Part of the Caring in Uncaring Times online feminist conference 13-15 May Speakers: Aneta Ostaszewska, University of Warsaw; Eleonor Jupp, University of Kent; Sophie Bowlby, University of Reading; Brook Richardson, Brock University; Sophia Kier-Byfield, Loughborough University; Kristin Papcunova, Charles University; Aniko Gregor, Eötvös Loránd University; Daniela Komanická; Jaqueline Milner, Latrobe University; Blandine Mollard, European Institute of Gender Equality. Chair: Eleonore Kofman and Katerina Kolorova COVID-19  has raised a number of issues that engage with the themes of the ATGENDER conference. These include  the importance  of care and caring in society, inequalities in relation to receiving and providing care, the status of those who provide care to name a few themes. This panel will consist of short interventions on the topic. See here for abstracts for each speaker’s contribution. Zoom ID: 687 438 9672 Zoom password: 8ZWR1w

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2:30 pm

Human Rights, Coronavirus & Health and Care – what does it mean for people accessing services?

May 15 @ 2:30 pm - 4:30 pm
Online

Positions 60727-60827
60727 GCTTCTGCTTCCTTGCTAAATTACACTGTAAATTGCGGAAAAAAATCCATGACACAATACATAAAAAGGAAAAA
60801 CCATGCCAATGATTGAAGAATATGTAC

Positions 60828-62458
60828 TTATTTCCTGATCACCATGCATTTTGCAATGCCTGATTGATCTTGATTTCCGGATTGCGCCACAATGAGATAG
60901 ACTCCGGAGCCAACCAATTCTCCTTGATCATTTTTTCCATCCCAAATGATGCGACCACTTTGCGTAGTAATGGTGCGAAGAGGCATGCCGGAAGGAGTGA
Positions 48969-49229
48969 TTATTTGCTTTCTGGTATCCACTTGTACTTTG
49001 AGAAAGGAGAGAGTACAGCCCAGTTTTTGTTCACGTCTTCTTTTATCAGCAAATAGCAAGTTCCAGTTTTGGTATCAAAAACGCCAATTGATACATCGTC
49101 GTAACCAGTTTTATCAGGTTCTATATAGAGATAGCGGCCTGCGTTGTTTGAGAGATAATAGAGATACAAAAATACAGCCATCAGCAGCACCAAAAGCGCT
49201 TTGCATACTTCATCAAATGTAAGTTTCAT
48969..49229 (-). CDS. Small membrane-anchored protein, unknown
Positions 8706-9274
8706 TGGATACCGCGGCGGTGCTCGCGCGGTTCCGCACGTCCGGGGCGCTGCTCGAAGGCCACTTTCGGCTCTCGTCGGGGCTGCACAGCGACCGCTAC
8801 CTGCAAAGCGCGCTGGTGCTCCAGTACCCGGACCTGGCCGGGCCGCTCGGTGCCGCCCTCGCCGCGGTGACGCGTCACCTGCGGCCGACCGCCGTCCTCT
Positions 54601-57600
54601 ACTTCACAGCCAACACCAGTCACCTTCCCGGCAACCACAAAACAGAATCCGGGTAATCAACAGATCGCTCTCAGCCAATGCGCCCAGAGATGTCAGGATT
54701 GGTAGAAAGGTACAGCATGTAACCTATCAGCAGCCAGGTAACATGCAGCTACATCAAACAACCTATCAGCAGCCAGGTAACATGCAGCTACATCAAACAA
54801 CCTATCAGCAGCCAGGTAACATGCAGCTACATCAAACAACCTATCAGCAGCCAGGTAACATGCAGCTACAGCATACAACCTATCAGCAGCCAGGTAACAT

Online training from the British Institute of Human Rights. The new Coronavirus Act makes sweeping changes to legislation used daily in public services across the UK. Some of these changes are in force now (and importantly, some aren’t). Yet we already see people accessing services and their families feeling the direct impact of the new legislation. We know that prioritisation of care packages means that people are having their support withdrawn or cut down. We know that in some areas blanket approaches are being taken to advance care planning without consultation with the person or their family. We know that difficult decisions are being made and people are left in already or increasingly vulnerable situations. This session provides people and their families with; Support to know when decisions about your care and support may be lawful and when they are not.  Support to think about how to have those conversations with those providing your care and support. Who is this session for? This session is for anyone accessing or trying to access health and care who wants to find out more about their legally entitled human rights. It’s also for people who support a family member or a friend who may be experiencing worrying changes to their care or support during Covid-19. This session is not issue or setting specific- it’s a general introduction to human rights during coronavirus and will include a broad range of health and care examples What will be included? This two hour long session will include: - A short introduction to human rights law - Changes to existing legislation and practice as a result of the Coronavirus Act and what this might mean for your care and support. - How to evaluate if changes to your care and support are human rights compliant and when they are not. - The practical framework you can use to have informed discussions with care and support providers at this time or to challenge decisions you believe are not rights respecting. - Tips on how to use your knowledge to raise your human rights concerns. Please note that we can not provide legal advice or respond to individual cases in this webinar. How does it work The online training will take place via Zoom. Please book a place below and we will send a Zoom invite in advance of the session. There will be an online survey sent both before and after the training via email to participants. If we can make any reasonable adjustments for you please let us know in the booking form.